I knew from the pop and the type of pain that it was a fairly bad sprain (an interior/exterior ligament pull with probably some flexor damage and a dislocated/relocated joint). I also went down hard on my left knee, so it was pretty banged up. The heartening news is that within 30 seconds, two cars had pulled over and my husband and Kid had more help than they could use to get me back on my feet. My husband suggested going back home while I was still in the shock phase, elevating, icing, compressing (yeah, he knows the drill) and then perhaps (knowing that I would have a hissy) going to get an x-ray. I, on the other hand, wanted to continue the trip. It was the only thing we had planned for Mother’s Day, the weather was great and the tulip beds awaited. Besides, there was a lot of live music and maybe some soft-serve icecream in it for me if I gutted it out to the park; if I limped on home, I was going to see nothing but my couch and a lameass NBA game for the rest of the day. I had promised Kid that if she straightened up, we’d go to the Tulip Festival. I’m a mom. I make every effort to keep my promises so that she knows that she can trust my word.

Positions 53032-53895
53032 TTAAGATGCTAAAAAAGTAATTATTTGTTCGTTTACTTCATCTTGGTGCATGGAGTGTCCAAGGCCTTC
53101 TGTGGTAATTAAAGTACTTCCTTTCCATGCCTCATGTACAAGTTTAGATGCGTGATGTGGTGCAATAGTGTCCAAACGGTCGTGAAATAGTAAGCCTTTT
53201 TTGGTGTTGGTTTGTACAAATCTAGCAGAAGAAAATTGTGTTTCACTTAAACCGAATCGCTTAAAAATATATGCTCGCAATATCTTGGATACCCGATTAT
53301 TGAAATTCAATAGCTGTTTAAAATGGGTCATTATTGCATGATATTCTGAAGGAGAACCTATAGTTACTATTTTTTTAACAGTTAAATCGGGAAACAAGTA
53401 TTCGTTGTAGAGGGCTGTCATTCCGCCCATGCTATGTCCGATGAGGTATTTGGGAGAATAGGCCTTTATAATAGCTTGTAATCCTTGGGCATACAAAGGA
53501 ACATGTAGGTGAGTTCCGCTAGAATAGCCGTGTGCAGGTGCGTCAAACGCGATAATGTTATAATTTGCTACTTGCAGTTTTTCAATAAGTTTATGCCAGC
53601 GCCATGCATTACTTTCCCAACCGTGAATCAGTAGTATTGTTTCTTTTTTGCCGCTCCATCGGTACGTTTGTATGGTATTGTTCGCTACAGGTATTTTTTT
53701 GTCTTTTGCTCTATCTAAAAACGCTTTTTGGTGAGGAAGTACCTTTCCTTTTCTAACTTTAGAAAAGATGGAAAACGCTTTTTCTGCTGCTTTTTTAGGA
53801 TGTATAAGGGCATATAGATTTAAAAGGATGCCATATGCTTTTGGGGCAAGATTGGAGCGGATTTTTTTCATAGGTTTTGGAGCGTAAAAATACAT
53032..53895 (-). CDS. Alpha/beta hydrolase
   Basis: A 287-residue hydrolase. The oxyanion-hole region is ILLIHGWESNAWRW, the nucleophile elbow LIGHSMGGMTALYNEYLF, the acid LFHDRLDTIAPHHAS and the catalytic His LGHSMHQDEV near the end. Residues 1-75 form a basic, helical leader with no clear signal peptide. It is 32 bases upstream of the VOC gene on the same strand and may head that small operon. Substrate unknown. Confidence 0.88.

We walked the mile down to the park (ow ow owiedie ow ow) and stayed at the festival 4 hours. We had planned to stay until 6 pm (to listen to jazz trumpeter Chris Botti), but finally my injury caught up with me and so we cut out early. The flowers were beautiful. The harpist was great. The Morris Dancing was…white. Like, really really white. Like the whitest organization one can belong to legally in the State of New York. But Kid loved it and danced with the Fool. She got three turns on the bouncy-bounce. She did some crafts and saw a juggler who juggled fiery torches while running on a tightrope. She saw a lot of interesting artwork and she played on the playground. We said hello to the Tulip Queen (who is…uhh…really not Dutch) and that prompted Kid to want to know about Pinkster and why white people have now taken over the Pentacost celebration. We ran into a ton of people we knew. As it turns out, maybe I have more friends in this town than I thought I did — I just have to sometimes leave my house to find them. I had a really good pulled-pork sandwich. But my biomechanics got all messed up having to hold my ankle stiff and the rest of my muscles were aching; I had already twisted my left side and bunged my right knee before the big pull, so that wasn’t in good shape either. I had about pulled my husband’s supporting arm off and he was starting to look worried and asked periodically if I wanted him to run back home and get the car. I’m a mom. I don’t have to be superwoman.